October is one of my favorite months. The weather begins to cool down, the leaves turn, foods get more savory, our anniversary falls at the end of the month (7 years!) and we get to pick out our pumpkins!
Ever since Farm to Family launched their market here in VA, we have always enjoyed getting our pumpkins from them. They always have a large selection of unique varieties outside of the classic smooth orange pumpkins you see everywhere, they offer up recipes you can make with the different kinds of pumpkins and it makes us feel good supporting a local business.
We set out to Farm to Family after our morning trip to the local farmer's market and had Tim's parents and of course, Basil, along for the ride. We ended up with four pumpkins this year, all Basil approved, and are looking forward to working with them hopefully as soon as this weekend. For now they are grouped out on our front walk — I just love seeing all the pumpkins making their way onto front stoops throughout our neighborhood as we get closer to the end of the month.
While looking for pumpkins at Farm to Family, we went out back to help Suzi bring some additional produce out to the front since they've been selling so many of their pumpkins so quickly. We loved getting a peek at the rows of fall plants they have growing on the grounds and boxes of squashes and gourds. We also came across these long spiraling shaped green gourds we'd never seen before:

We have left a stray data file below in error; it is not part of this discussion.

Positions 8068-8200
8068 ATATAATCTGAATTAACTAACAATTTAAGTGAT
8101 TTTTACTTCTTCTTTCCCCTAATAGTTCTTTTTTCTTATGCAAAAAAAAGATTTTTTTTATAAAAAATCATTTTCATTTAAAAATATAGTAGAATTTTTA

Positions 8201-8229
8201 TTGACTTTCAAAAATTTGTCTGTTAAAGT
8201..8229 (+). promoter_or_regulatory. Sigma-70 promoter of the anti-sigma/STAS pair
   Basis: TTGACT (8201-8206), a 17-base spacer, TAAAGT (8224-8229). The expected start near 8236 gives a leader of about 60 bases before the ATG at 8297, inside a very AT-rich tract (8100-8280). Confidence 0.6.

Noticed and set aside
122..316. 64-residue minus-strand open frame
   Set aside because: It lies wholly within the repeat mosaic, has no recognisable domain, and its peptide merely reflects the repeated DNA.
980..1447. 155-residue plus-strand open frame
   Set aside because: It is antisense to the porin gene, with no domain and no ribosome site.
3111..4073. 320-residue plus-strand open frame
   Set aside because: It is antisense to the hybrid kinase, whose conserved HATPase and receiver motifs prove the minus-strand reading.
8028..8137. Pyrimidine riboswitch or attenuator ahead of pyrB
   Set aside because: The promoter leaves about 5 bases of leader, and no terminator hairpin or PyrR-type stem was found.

Suzi told us they were called snake gourds (or serpent gourds) and can be used as seasonal decor or dried out for crafting — she showed us a couple they had left over from last year's season that she had dried out and made into rain sticks which I wish I had a picture of to share here.
We loved the idea of trying to dry one out on our own over the next year to turn into a rain stick for my nieces and nephew to play with when over at our house so we brought one home along with our pick of pumpkins.
While trying to get a nice photo of the snake gourd, inevitable shenanigans ensued:
Boys with their toys. What can ya do?
After researching (I mean, Googling) best practices for drying out gourds we learned it's best not keep it in the house since molding will occur and in some cases, trying to dry gourds outside over the winter helps speed up the process but they need to be hanging so insects and animals don't get to them. We also learned wiping the gourd down with a 5% vinegar solution about once a week will help keep down on mold buildup along with helping us keep up with the progress since this will be a looooong process. We plan to hang it on our screened in porch outside the house to start with and see how it goes.
Would love to hear your tips for drying gourds if you've tried it before?